One of the few nice things about losing power around noon on Saturday during the blizzard, and not getting it back until 1 a.m. the next morning, was that I did not have to decide whether or not to watch the Tea Party Convention on C-Span. I was especially torn about watching Sarah Palin’s address to the assembled Tea Partiers. The reason for this ambivalence is essentially hereditary: My father is a bit of an ambulance chaser. He likes to see what is going on and can’t seem to tear his eyes away from a car wreck. If you are stuck in traffic because of rubber-necking as people watch the remains of an accident on the other side of the road, one of those rubber-neckers is my dad. Watching Palin address the Tea Party crowd promised to have all the high drama and the bloody mess of a car crash.
Friday night, as the snow began to fall, I watched the opening night of the convention. Someone named Joseph Farah addressed the crowd – harangued might be a better word choice – on the subject of President Barack Obama’s birth certificate. If ever there was a clear example of the kind of denial that is so fundamentally, and crazily, flawed that you must conclude its roots are not political but psychological, the birther issue is it. Even other rightwing zealots like Andrew Breitbart were seen gnashing their teeth in the back of the room.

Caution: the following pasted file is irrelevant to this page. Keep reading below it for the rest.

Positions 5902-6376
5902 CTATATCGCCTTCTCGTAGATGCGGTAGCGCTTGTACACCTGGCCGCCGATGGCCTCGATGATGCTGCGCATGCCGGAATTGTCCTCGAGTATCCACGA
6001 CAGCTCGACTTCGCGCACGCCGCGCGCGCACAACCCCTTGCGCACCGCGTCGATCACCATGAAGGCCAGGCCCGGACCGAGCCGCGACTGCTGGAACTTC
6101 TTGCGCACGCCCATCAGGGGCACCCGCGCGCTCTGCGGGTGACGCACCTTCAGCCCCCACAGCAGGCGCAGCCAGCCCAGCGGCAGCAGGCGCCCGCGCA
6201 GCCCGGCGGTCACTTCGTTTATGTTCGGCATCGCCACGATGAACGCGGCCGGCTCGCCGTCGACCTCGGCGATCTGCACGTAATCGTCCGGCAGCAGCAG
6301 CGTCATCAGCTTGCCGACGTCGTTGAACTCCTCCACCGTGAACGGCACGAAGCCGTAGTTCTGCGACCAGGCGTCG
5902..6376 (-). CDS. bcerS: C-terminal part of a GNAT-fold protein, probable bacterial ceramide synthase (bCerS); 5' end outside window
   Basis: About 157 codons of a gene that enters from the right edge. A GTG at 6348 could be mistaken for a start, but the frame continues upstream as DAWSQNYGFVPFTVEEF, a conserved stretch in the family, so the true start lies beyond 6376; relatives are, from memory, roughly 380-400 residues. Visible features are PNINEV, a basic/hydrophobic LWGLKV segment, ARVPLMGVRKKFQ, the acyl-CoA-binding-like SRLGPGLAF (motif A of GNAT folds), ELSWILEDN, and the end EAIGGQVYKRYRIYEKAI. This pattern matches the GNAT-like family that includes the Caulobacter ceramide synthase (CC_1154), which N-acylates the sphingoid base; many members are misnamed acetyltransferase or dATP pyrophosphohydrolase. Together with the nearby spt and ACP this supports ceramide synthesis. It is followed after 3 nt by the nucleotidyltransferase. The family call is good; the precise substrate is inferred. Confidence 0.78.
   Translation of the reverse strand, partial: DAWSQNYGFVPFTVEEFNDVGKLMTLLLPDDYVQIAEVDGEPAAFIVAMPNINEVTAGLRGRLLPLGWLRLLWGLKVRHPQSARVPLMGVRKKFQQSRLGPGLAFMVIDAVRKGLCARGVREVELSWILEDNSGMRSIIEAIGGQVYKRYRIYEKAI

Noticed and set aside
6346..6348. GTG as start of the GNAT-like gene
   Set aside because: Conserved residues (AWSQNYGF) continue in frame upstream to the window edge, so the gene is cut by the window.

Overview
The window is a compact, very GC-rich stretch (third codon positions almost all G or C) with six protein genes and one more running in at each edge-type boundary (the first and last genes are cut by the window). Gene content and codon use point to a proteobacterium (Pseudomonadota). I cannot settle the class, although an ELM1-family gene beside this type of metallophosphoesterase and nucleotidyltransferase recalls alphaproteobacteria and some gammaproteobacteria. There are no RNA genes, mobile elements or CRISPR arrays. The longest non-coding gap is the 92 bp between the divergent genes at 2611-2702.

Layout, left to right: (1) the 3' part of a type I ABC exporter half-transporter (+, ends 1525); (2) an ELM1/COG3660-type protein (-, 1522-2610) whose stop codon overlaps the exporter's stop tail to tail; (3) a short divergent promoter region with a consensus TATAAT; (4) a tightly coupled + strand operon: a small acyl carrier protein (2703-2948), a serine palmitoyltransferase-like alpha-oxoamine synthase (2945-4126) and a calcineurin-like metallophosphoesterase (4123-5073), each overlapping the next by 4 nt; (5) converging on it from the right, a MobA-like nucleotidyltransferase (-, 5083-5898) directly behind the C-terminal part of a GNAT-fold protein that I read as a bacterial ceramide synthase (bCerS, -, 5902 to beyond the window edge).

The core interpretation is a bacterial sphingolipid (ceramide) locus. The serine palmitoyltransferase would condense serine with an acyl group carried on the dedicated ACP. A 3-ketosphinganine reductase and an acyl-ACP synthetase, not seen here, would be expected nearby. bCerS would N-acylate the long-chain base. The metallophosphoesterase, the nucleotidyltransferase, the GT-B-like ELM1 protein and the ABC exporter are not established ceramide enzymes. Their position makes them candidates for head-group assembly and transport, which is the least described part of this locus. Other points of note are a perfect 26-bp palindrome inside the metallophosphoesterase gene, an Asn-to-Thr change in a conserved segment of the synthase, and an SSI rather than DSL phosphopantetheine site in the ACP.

It is easy to ignore the birthers, but we shouldn’t, not least because of the prominence of those who associate with such silliness. Including people like Breitbart, whose criticism of the focus on the birth certificate as this: “It’s self-indulgent, it’s narcissistic, it’s a losing issue.” Not that it is factually wrong. Not that denying Obama’s birth is like denying the sun rises in the East. But, the so-called “issue” is a loser.
Explore this NCR special report with recent articles on the topic of immigration and family separation.
I am not a fan of guilt by association, but those conservatives who wish to be taken seriously need to explicitly disassociate themselves from such nonsense. There is a difference between a difference of opinion and being nuts. If you hang out with nuts and do not call them out on their nuttiness, people can be forgiven for thinking you concur. America needs a thoughtful and articulate conservative political voice, but no such voice emerged from the proceedings in Nashville.
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